Robert A. Irwin (Washington, DC: ExPro Press, 1989), 322 pages, US$14-95. Distributed by The Talman Company, 150 Fifth Avenue, New York, NY 10011, USA.
A review published in Nonviolence Today, number 20, April/May 1991, p. 20
Pdf of review
Have you ever felt like getting together with a group of friends and getting stuck into some challenging readings about peace and war, strategies and all that sort of thing? If so, this is an ideal book for you. It is a manual for developing a study programme, with a strong orientation toward activists.
Irwin has long experience with nonviolent action, for example having worked in Philadelphia with Movement for a New Society on nonviolent action training for seven years. He has also written extensively on peace issues, especially nonviolence.
The book is best used as a manual for designing study programmes. It includes thirteen chapters each with a carefully chosen set of readings, on topics such as arms control, envisaging and designing a future of peace, and considering strategies. In each chapter, Irwin introduces the topic and the readings. His voluminous footnotes provide intriguing sidelights and references for those who want to follow up particular issues.
If you want to set up a study group, Irwin provides detailed instructions. You need his book, plus copies of the readings, for every member of the group. Also here is all the additional guidance you might desire, such as the principles of macroanalysis seminars (an egalitarian approach to studying) and where to order the readings. There is a long section on 'information resources', including recommended periodicals and a valuable annotated bibliography. In fact, there is so much space devoted to notes, group study resources and so forth that the thirteen core chapters take up less than half the length of the book.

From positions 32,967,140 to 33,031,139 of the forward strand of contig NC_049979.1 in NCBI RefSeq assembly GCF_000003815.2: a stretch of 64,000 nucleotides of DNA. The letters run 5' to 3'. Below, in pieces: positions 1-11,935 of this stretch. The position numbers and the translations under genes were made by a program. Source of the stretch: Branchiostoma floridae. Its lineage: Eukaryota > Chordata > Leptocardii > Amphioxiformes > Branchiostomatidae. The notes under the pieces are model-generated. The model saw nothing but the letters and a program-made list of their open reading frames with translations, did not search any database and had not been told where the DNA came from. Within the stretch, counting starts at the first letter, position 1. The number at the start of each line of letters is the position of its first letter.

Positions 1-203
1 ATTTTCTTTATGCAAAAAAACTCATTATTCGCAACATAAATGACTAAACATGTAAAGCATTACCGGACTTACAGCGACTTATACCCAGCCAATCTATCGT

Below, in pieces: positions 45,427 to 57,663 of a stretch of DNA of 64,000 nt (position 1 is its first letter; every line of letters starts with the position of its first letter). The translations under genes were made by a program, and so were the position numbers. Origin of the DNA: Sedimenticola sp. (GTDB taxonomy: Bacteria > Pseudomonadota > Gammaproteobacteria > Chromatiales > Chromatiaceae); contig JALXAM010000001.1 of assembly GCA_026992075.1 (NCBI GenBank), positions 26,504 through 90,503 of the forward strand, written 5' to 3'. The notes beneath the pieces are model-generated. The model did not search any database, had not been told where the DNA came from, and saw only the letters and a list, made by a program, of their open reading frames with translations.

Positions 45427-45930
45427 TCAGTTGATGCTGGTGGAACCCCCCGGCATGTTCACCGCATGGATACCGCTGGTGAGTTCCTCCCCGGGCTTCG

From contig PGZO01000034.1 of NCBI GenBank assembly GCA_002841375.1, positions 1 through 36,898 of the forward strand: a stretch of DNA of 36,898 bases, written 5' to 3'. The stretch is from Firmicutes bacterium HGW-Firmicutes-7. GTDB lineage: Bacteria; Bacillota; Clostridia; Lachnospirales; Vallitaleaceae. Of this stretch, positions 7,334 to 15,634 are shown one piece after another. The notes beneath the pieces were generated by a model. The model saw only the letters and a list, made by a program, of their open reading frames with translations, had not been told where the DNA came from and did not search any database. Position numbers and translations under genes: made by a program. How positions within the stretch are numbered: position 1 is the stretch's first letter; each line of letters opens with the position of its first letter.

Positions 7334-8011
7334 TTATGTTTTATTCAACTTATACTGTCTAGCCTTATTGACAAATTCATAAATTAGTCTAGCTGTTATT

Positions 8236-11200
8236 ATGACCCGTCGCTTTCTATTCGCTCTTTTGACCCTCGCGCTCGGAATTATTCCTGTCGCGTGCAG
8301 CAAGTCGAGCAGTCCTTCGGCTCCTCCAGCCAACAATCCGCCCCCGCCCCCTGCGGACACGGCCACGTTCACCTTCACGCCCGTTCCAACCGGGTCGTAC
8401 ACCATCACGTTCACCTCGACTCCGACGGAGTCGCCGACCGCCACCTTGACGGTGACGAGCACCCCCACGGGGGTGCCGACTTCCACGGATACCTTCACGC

In terms of content, the title is a good guide: building a peace system. There is analysis of the war system, but the main focus is on various alternatives and ways to bring them about. The focus is broad, including areas such as male domination, environment and psychology.
Although the emphasis is on learning in voluntarily organised groups, the material can readily be used by an individual or even (with complications for group dynamics) university courses.
The book has a very nice feel about it. It is clearly and attractively laid out, and filled with numerous accessible ideas for beginners and experienced peace researchers alike.
One limitation is a predominance of materials by US authors. Actually, Irwin cites considerably more non-US material than ever mentioned by most US writers, but Australians may prefer to substitute local readings - from Social Alternatives or Nonviolence Today, among others - for some of the US readings.
Building a peace system is not a short term affair. In the long struggle, developing and improving understanding tied to activism is essential. Irwin's book provides an excellent way to proceed with this task - except that he makes it seem more an adventure than a task.